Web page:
Gerry Mulligan - California Concerts Volume 2 (1954) {Pacific Jazz-EMI CDP 7 46864 2 rel 1988}
EAC rip (secure mode) | FLAC (tracks)+CUE+LOG -> 382 Mb | MP3 @320 -> 163 Mb
Full Artwork @ 600 dpi (jpg) -> 65 Mb | 5% repair rar
© 1954, 1988 Pacific Jazz / EMI-Capitol Records | CDP 7 46864 2
Jazz / Cool / West Coast Jazz / Baritone Saxophone

The second of two CDs in this series mostly consists of previously unissued material taken from a high school concert featuring the Gerry Mulligan Quartet (which at the time featured trumpeter Jon Eardley) plus two guests (valve trombonist Bob Brookmeyer and tenor-saxophonist Zoot Sims). This swinging and often-witty cool bop music is quite enjoyable and highly recommended.
The Gerry Mulligan Quartet - What Is There To Say? (1959) {2014 Japan Jazz Collection 1000 Columbia-RCA Series SICP 4255}

The Gerry Mulligan Quartet - What Is There To Say? (1959) {2014 Japan Jazz Collection 1000 Columbia-RCA Series SICP 4255}
EAC rip (secure mode) | FLAC (tracks)+CUE+LOG -> 277 Mb | MP3 @320 -> 98 Mb
Full Artwork @ 600 dpi (jpg) -> 99 Mb | 5% repair rar
© 1959, 2014 Columbia / Sony Music Japan | SICP 4255
Jazz / Cool / West Coast Jazz / Baritone Saxophone

Reissue with latest 2014 remastering. Comes with liner notes. The last of the pianoless quartet albums that Gerry Mulligan recorded in the 1950s is one of the best, featuring the complementary trumpet of Art Farmer, bassist Bill Crow, and drummer Dave Bailey along with the baritonist/leader. This recording is a little skimpy on playing time but makes every moment count. Virtually every selection is memorable, with "What Is There to Say," "Just in Time," "Festive Minor," "My Funny Valentine," and "Utter Chaos" being the high points. Highly recommended both to Mulligan collectors and to jazz listeners who are just discovering the great baritonist.
Gerry Mulligan Quartet - Dream A Little Dream (1994) {Telarc CD-83364}

Gerry Mulligan Quartet - Dream A Little Dream (1994) {Telarc CD-83364}
EAC rip (secure mode) | FLAC (tracks)+CUE+LOG -> 342 Mb | MP3 @320 -> 155 Mb
Full Artwork @ 300 dpi (jpg) -> 23 Mb | 5% repair rar
© 1994 Telarc | CD-83364
Jazz / Cool / Bop / West Coast Jazz / Baritone Saxophone

Baritonist Gerry Mulligan had at the time of this recording been a jazz giant for 45 years. His slightly bubbly baritone sound has always been distinctive and he never had difficulty jamming with anyone. In the 1990s Mulligan's regular trio has been comprised of pianist Ted Rosenthal, bassist Dean Johnson and drummer Ron Vincent. The sidemen work together very well on this quartet date (Bill Mays fills in for Rosenthal on two songs) and form a solid foundation for Mulligan to float over. The baritonist performs a variety of superior standards such as "Home," "They Say It's Wonderful," and "My Shining Hour," revives "My Funny Valentine"; he also revisits a few of his originals (including "Walking Shoes" and "Song for Strayhorn"). This is a fine example of Gerry Mulligan's playing.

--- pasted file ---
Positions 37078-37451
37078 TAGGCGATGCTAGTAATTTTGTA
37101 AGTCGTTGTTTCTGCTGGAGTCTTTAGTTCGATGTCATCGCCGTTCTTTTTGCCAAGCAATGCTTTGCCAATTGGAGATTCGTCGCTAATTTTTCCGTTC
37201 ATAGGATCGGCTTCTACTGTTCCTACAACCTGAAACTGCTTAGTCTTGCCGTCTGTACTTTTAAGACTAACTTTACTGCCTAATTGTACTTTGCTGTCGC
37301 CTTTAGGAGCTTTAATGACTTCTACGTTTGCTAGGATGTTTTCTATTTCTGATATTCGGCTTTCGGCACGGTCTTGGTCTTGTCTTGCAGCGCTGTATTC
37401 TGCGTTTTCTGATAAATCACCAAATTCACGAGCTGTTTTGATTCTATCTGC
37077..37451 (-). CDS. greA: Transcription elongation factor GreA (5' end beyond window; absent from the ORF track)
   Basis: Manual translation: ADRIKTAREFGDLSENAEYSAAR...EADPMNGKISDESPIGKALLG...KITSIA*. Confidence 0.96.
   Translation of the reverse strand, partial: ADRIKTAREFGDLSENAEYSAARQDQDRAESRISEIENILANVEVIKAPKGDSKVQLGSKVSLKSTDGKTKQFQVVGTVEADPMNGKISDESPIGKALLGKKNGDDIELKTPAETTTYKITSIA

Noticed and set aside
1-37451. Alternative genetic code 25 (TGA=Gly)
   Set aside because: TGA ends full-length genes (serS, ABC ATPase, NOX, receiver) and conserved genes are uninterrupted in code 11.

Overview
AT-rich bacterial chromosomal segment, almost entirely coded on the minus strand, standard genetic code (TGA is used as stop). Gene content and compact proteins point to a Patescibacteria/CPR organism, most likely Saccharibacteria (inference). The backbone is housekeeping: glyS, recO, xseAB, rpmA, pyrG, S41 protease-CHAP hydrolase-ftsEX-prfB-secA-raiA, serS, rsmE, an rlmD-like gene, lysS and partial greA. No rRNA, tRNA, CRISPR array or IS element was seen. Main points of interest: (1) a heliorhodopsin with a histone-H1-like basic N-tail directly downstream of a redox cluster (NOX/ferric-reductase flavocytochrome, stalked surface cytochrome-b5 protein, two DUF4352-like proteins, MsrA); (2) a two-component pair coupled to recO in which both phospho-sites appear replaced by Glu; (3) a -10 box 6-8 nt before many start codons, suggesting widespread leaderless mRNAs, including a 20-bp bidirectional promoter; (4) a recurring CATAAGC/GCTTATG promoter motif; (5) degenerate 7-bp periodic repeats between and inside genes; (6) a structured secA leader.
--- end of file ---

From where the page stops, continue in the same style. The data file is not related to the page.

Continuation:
Dave Brubeck Trio & Gerry Mulligan - Live at the Berlin Philharmonie (1970) {2CD Columbia 481415-2 rel 1995}

Dave Brubeck Trio & Gerry Mulligan - Live at the Berlin Philharmonie (1970) {2CD Columbia 481415-2 rel 1995}
EAC rip (secure mode) | FLAC (tracks)+CUE+LOG -> 734 Mb | MP3 @320 -> 274 Mb
Full Artwork @ 600 dpi (jpg) -> 114 Mb | 5% repair rar
© 1970, 1995 Columbia / Sony Music | 481415-2
Jazz / Cool / West Coast Jazz / Baritone Sax / Piano Trio

Out of the 13 selections included on this double CD, six were originally released just in Europe, two ("Out of Nowhere" and "Mexican Jumping Bean") were never out before and only five songs were on the American LP. Considering how inspired the Dave Brubeck Quartet sounds, it is surprising that the music has been so obscure for so long. Baritonist Gerry Mulligan is particularly heated on the opening two numbers (the unreleased tracks), pianist Dave Brubeck really stretches himself (check him out on "Things Ain't What They Used to Be" where he progresses from stride to free), and bassist Jack Six and drummer Alan Dawson, in addition to their solo space, are quite alert and constantly pushing the lead voices. Not only are the musicians in top form but the audience is very enthusiastic, demanding three encores. The extensive liner notes by Geoffrey Smith are also a major plus. Highly recommended.